The concepts and predicates in favour of an enforceable agreement of common interest are essentially similar to those of the common defence agreement. They include sufficient real common interests to justify a derogation from the rules on waiver of solicitor-client privilege. Since the existence of common interests is not as obvious as in the context of the process, it is particularly important that clients and lawyers document the beginning, duration, scope, limits and end of an agreement of common interest. Creation is important to enable the parties to determine precisely when the common interest began in the event of a subsequent dispute. The Court found that both bases were applicable. To explain why the interests of both parties were identical, the court relied on the JDA between RBC and Air Routing, which contracted RBC to participate in Air Routing`s defense of its Texas lawsuit. In addition, the JDA provided a list of non-exhaustive common problems between the parties, including the claimant`s assertion that one or more of the defendants owed the claimant an obligation to validate certain invoices. (One of the allegations made by the claimant against RBC in Ontario was that it owed this obligation, which had been breached.) Here are some tips to increase the likelihood that common defense will protect privilege. In the Tribunal`s view, the corridor communication did not serve the interests justifying the privilege. For example, the communications took place outside the presence of a lawyer (although, as the judge notes, the lawyers were nearby) and were not made for the purpose of obtaining legal advice. The court simply called the communications “a corridor debate [composed of] a JDA member who passed on his independent, non-legal research to another JDA member, while finding that he had sent the same research to his lawyer.”  In addition, the court noted that “the mere fact that the communications took place between co-accused who had adhered to a common defence agreement was no longer sufficient to protect the statements from disclosure.” The conditions, scope and limits of the common defence or public interest privilege may vary considerably from one jurisdiction to another.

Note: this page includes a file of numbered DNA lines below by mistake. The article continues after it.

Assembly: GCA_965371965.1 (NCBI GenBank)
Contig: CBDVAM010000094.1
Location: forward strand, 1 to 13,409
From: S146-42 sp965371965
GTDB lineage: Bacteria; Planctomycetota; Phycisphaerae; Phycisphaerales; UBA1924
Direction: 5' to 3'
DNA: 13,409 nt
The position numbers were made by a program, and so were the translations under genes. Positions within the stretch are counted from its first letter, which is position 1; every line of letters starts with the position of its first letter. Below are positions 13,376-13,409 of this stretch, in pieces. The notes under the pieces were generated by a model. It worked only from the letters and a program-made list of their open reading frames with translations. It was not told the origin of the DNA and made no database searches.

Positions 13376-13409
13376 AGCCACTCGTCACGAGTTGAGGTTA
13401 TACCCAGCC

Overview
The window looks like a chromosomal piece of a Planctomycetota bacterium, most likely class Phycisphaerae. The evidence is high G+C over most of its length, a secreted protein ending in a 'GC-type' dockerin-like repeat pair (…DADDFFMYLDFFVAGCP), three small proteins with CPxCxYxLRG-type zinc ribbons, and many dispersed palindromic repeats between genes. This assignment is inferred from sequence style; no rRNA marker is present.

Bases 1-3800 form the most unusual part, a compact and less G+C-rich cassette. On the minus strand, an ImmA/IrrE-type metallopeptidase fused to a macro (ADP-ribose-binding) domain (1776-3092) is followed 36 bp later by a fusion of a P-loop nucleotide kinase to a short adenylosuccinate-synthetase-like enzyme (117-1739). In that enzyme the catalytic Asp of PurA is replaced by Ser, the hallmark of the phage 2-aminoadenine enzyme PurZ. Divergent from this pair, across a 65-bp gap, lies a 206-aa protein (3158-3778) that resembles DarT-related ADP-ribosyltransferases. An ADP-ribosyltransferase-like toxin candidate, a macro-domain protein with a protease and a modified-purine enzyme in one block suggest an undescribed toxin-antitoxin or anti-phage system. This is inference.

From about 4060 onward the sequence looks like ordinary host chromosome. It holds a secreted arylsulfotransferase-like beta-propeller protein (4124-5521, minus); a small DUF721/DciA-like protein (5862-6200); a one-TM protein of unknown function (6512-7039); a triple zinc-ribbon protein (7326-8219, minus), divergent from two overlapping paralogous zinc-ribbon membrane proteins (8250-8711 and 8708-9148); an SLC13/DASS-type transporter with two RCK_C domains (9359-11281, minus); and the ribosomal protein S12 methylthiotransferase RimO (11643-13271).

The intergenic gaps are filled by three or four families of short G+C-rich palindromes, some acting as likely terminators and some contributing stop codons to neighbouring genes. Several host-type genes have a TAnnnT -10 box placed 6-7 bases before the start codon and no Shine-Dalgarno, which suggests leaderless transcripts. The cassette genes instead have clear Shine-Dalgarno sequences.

State and federal courts differ as to whether they recognize a common defence or public interest privilege and to what extent such a privilege applies. The Colburn case was a class action lawsuit involving allegations of price agreement with respect to credit card fees paid by merchants. Some defendants have reached an agreement and the prosecution continues against the remaining defendants. The defendants announced the existence of a JDA and toll agreements, and the applicant requested a court decision requiring the establishment of all agreements. Common defence relations may exist between civil or co-accused parties and in the civil or criminal context. A common defense may even extend to non-parties such as defendant insurers. Transactions, litigation and commercial disputes often involve several clients with competing interests, but with different lawyers. Often, clients and their lawyers want to communicate with other clients and lawyers without the risk of renouncing existing privileges or immunities. Clients and lawyers can benefit from the options developed by the courts, including common defence or common interest privilege. As a purely legal matter, the common privilege of the defence is an erroneous name, as it is not in fact an affirmative privilege; rather, it is an exception to the waiver rule. In general, the disclosure of inside and confidential information to third parties constitutes a waiver of privilege.
However, those protected by a common defence agreement may avoid renouncing and preserve the privilege, notwithstanding the disclosure of confidential information to third parties. . . .